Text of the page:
Welcome to the 2018-19 School Year

In the short time since officially joining the Red Hill community, I have experienced the intense school pride felt by everyone I have met. Whether it be teachers and staff, families or other community members, in person, by phone or by email, it is clear that the community supports the school and that school is central to the identity of the community. It is an honor to be here with all of you.

While school families have hopefully been enjoying a slower pace and more time together, teachers have both enjoyed some R & R and been busy with a variety of activities to support students and to further their own professional development. In June, seven teachers attended the school division’s Curriculum, Assessment and Instruction Institute to deepen their understanding of instructional strategies that lead to powerful learning experiences for our students. Several teachers led our three week summer school program and week-long Kindergarten Jump Start program. Throughout the summer, teachers have opted into numerous professional development opportunities aligned with their interests and the school division’s goals. Mrs. Rondeau opened the library two evenings for book check-out, with one more evening scheduled on August 13th. And most teachers have come to meet with me individually and in groups to share their hopes and dreams and begin planning for the upcoming school year.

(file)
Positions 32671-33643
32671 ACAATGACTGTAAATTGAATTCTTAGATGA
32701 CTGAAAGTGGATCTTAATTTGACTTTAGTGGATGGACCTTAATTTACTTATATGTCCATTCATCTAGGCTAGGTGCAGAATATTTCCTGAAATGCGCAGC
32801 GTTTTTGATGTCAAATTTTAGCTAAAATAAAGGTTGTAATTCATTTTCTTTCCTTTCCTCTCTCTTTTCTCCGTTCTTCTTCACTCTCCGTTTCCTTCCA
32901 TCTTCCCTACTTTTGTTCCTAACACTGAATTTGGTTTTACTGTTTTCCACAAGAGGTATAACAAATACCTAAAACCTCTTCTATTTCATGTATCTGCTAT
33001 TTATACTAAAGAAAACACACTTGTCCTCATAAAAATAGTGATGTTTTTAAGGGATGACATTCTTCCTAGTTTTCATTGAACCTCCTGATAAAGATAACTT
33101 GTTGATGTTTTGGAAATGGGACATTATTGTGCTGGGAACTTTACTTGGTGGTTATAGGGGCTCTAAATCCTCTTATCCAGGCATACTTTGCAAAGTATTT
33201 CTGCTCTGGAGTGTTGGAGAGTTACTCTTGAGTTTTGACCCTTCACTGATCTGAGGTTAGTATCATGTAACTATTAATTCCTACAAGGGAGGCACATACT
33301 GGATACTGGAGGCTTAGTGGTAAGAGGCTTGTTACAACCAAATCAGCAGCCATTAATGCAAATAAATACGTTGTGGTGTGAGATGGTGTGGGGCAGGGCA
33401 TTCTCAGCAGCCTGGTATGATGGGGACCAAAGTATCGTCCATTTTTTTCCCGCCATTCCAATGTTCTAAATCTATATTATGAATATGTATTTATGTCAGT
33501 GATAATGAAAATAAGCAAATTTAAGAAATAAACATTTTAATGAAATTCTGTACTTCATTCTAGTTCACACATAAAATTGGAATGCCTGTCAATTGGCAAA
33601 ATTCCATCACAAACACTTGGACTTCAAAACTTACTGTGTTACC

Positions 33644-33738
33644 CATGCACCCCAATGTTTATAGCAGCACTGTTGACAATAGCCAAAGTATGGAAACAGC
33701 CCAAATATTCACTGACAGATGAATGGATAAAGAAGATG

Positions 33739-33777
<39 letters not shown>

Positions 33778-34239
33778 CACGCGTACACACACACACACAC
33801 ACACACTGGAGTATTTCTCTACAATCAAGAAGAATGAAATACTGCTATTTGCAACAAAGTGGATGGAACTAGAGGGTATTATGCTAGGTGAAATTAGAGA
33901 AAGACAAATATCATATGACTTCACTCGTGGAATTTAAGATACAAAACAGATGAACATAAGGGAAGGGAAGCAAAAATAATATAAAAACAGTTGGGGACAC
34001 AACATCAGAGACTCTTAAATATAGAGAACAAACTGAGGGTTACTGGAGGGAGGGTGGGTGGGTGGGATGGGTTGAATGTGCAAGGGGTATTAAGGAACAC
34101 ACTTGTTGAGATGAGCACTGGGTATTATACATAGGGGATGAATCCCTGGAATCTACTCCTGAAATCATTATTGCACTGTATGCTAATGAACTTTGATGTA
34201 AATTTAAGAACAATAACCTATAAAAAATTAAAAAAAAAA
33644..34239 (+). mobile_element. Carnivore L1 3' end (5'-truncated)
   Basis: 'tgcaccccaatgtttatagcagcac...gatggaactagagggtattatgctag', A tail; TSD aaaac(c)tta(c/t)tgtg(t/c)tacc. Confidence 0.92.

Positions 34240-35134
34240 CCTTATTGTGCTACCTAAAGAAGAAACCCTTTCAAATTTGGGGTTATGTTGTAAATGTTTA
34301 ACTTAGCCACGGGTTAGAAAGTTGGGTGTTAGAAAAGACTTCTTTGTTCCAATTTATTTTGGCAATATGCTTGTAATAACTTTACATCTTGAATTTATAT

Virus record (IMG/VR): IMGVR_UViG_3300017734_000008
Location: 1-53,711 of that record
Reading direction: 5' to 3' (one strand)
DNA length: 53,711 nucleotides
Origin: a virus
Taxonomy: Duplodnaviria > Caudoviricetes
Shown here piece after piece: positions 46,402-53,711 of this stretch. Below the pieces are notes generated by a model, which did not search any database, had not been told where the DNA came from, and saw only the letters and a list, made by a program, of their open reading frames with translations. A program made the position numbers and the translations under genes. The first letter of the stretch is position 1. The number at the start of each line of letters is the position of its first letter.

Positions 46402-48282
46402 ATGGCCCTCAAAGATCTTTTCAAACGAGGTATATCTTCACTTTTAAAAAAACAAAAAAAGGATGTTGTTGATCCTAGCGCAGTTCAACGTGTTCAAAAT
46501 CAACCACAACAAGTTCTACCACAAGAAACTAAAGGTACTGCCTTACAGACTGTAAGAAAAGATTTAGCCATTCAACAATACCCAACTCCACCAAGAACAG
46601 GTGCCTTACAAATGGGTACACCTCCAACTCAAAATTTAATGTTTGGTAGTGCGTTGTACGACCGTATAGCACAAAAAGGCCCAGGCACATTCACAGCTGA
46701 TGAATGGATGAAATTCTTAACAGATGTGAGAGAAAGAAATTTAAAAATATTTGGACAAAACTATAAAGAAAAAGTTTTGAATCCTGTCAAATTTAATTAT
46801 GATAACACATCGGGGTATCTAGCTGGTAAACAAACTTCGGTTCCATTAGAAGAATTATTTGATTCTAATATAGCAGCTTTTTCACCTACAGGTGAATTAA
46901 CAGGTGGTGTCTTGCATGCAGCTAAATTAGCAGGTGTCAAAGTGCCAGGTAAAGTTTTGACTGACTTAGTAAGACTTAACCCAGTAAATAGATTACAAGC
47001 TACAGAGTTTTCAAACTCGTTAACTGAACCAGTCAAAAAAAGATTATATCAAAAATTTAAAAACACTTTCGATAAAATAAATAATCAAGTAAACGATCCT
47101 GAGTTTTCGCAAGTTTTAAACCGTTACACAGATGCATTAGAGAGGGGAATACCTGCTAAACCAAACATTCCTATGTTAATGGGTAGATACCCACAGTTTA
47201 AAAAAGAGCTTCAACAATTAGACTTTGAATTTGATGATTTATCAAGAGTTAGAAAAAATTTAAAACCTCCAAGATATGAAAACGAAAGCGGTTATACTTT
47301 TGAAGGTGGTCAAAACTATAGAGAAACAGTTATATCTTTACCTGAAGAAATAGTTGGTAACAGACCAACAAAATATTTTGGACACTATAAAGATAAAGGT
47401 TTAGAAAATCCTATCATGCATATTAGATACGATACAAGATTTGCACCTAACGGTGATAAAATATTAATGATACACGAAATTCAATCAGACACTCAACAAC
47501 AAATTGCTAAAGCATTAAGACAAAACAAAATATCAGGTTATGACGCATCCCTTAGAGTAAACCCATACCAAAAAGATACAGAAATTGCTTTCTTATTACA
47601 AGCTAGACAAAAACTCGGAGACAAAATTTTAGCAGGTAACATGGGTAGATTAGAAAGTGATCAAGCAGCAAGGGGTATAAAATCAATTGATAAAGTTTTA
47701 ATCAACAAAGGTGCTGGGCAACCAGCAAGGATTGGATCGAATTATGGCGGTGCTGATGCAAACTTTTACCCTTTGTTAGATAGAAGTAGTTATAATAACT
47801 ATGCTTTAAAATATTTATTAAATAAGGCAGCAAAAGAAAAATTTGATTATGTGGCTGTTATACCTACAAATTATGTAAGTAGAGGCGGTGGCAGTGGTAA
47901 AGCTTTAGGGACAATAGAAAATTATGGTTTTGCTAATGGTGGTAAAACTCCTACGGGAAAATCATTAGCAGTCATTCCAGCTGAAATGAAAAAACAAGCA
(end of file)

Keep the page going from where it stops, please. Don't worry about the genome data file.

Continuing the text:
Our custodians, Mason and Stephanie, have scrubbed and polished the building from floor to ceiling so we will be ready to welcome teachers back on August 13th and students on August 22nd. Mrs. Cason has been busy in the office closing out the last school year, updating records and registering new  students for the upcoming year. While busily tackling their own lists of things to do, all three have graciously and patiently answered my many questions to help me with the resources and information I have needed to learn about the school. They are truly the linchpins of the smooth functioning of the school and I am grateful for all they do.

While I met several families during summer school, during the open library night in July and through phone calls and visits, there are still many of you who I haven’t met and I am eager to do so. Please know that I look forward to partnering with you to ensure your child’s success. I hope to see all of you at Open House on Monday, August 20th, 4-6PM. In the meantime, do not hesitate to stop by, call or email.

Your principal,


Nancy McCullen